Vampire Economics

The administration refuses to give up a cherished illusion -- despite a mounting fact attack.

Americans, take heed, a vampire prowls among you. The redistributive policies and out-of-control spending of the current Administration, if it is not already obvious, are threatening an economic bloodletting of the first magnitude. Indeed, the social welfare state, part of the progressive Western experiment in political and economic egalitarianism, is foundering wherever we look, and yet it continues to be endorsed and promoted by an out-of-touch ruling political class. Our leaders—or far too many of them—are clearly in a state of denial, unable to give up a cherished illusion despite a mounting fact attack. Facing up to the truth does not demand profound economic thinking, only a modicum of common sense, which is clearly in short supply. Nor would a bandaid here and a bandaid there stop the bleeding.

Plain common sense tells us that, in the long run, so-called “democratic socialism” doesn’t work for a very simple reason: it must be constantly hiking taxes on a shrinking productive base while awarding exemptions to a constantly growing non-productive class. Canadian author William Gairdner, co-founder of the Civitas think tank, estimates that in the current welfare state only one third of the population constitutes the producing sector; another one third is affiliated with government, either clerically or contractually, and the remaining third consists of government dependents. Thus two thirds of the modern “social democratic” state is dependent for its maintenance on a dwindling minority of economic generators. Worse, Kenneth Minogue of the London School of Economics warns that once the tipping point of 51% of public clientage is reached, decline must inevitably set in.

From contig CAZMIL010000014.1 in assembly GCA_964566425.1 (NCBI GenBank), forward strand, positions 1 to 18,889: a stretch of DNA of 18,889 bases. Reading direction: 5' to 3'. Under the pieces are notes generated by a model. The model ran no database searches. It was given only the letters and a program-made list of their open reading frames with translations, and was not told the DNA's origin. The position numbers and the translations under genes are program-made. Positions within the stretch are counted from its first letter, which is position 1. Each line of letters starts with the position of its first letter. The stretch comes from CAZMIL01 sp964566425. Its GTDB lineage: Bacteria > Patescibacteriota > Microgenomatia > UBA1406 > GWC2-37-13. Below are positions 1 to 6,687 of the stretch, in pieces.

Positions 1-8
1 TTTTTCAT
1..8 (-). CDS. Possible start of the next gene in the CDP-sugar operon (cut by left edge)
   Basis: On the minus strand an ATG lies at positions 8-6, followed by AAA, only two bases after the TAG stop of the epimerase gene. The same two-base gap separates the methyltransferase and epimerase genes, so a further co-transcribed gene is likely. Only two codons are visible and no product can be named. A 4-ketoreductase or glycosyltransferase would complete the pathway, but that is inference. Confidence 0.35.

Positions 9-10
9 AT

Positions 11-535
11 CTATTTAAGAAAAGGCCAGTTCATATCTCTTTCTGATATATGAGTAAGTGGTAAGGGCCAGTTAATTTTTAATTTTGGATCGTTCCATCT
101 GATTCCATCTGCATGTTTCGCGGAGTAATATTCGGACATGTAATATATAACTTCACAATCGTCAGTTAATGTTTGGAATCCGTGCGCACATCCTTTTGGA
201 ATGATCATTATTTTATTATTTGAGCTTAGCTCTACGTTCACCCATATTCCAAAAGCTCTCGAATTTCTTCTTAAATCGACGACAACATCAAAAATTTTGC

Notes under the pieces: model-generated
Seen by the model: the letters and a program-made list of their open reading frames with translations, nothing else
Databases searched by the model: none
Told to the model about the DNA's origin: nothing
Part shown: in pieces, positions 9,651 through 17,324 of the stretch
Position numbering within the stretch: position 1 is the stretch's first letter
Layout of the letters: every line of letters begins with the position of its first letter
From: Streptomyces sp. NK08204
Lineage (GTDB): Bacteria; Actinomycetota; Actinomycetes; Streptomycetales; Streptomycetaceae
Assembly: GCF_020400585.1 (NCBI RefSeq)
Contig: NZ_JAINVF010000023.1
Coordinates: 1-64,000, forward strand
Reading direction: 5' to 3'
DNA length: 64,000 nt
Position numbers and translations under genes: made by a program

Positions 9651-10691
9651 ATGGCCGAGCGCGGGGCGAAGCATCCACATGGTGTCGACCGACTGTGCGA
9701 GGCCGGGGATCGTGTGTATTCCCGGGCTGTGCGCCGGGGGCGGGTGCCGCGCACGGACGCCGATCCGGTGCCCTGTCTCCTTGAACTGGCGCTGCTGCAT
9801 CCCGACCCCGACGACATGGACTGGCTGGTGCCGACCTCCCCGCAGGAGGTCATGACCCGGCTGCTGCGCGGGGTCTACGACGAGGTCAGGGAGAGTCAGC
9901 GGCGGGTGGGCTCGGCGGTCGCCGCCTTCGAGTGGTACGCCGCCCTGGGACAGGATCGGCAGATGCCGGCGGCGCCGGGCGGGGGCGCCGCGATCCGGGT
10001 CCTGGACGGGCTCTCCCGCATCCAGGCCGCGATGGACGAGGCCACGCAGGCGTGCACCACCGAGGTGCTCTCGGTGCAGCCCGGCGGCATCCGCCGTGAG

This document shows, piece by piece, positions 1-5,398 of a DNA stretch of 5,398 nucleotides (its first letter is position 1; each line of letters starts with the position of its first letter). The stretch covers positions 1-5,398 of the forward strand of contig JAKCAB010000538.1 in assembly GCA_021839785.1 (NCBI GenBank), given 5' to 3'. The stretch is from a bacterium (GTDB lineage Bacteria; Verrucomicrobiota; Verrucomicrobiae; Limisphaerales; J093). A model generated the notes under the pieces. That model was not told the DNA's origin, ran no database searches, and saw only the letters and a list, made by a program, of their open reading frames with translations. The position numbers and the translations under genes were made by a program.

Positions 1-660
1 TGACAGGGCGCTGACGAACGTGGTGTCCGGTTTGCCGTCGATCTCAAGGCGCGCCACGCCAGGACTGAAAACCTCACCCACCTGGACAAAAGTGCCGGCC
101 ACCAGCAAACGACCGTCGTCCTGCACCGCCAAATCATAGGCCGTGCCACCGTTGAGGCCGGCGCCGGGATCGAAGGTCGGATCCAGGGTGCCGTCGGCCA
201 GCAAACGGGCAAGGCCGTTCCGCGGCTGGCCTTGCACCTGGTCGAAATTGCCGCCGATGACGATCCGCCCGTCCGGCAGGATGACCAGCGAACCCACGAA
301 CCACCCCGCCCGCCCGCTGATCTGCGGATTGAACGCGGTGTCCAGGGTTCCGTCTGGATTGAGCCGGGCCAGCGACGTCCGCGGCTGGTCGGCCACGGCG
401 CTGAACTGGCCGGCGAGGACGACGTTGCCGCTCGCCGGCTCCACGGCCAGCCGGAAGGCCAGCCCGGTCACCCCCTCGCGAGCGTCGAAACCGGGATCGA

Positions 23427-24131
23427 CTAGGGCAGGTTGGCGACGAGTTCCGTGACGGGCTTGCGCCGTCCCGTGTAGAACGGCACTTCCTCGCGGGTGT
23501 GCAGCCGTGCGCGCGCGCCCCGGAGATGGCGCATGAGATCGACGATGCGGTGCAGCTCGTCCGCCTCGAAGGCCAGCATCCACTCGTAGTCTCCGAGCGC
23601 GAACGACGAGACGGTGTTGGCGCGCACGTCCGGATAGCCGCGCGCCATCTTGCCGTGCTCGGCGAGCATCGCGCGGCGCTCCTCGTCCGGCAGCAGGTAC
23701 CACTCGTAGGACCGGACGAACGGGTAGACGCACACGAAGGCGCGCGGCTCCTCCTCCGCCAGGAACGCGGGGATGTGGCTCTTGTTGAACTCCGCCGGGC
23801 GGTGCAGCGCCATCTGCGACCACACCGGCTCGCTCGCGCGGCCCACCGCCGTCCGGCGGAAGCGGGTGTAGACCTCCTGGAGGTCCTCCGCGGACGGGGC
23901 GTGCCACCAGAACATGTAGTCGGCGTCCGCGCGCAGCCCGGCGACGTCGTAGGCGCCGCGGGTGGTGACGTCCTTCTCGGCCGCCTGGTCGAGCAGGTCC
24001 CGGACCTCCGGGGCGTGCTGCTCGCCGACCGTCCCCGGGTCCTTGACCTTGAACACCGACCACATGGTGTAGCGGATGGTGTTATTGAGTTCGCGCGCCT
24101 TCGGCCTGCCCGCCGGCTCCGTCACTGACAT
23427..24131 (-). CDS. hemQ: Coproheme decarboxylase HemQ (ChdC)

What we have here is an iron recipe for creeping revenue depletion and societal decay. Wealth-creating and job-producing enterprises either shrivel due to rising costs or locate elsewhere to more favorable cost-effective regions, which leads to growing unemployment. A hyper-inflating bureaucracy—which must be paid for—to administer and distribute an ever-lengthening skein of entitlements and government programs—which must also be paid for—will eventually, as Margaret Thatcher said, run out of other people’s money. We can now see what the welfare state yields, writes Daniel Hannan, a member of the European Parliament: “burgeoning bureaucracy, more spending, higher taxes, slower growth and rising unemployment.”

Ultimately, a society predicated on single-payer medicare, cheap daycare, maternity and paternity leave, shorter work weeks, paid mensual vacations, mandated green energy, early retirement, special interests subsidies, public sycophancy, in short, the contemporary version of bread and circuses, cannot run on fumes. As Hannan points out, America is now imitating the European model, “expanding its government, regulating private commerce, centralizing its jurisdiction, breaking the link between taxation and representation.” The future looks increasingly grim. For when the day comes that the parasite has devoured the host, that is the day the system collapses.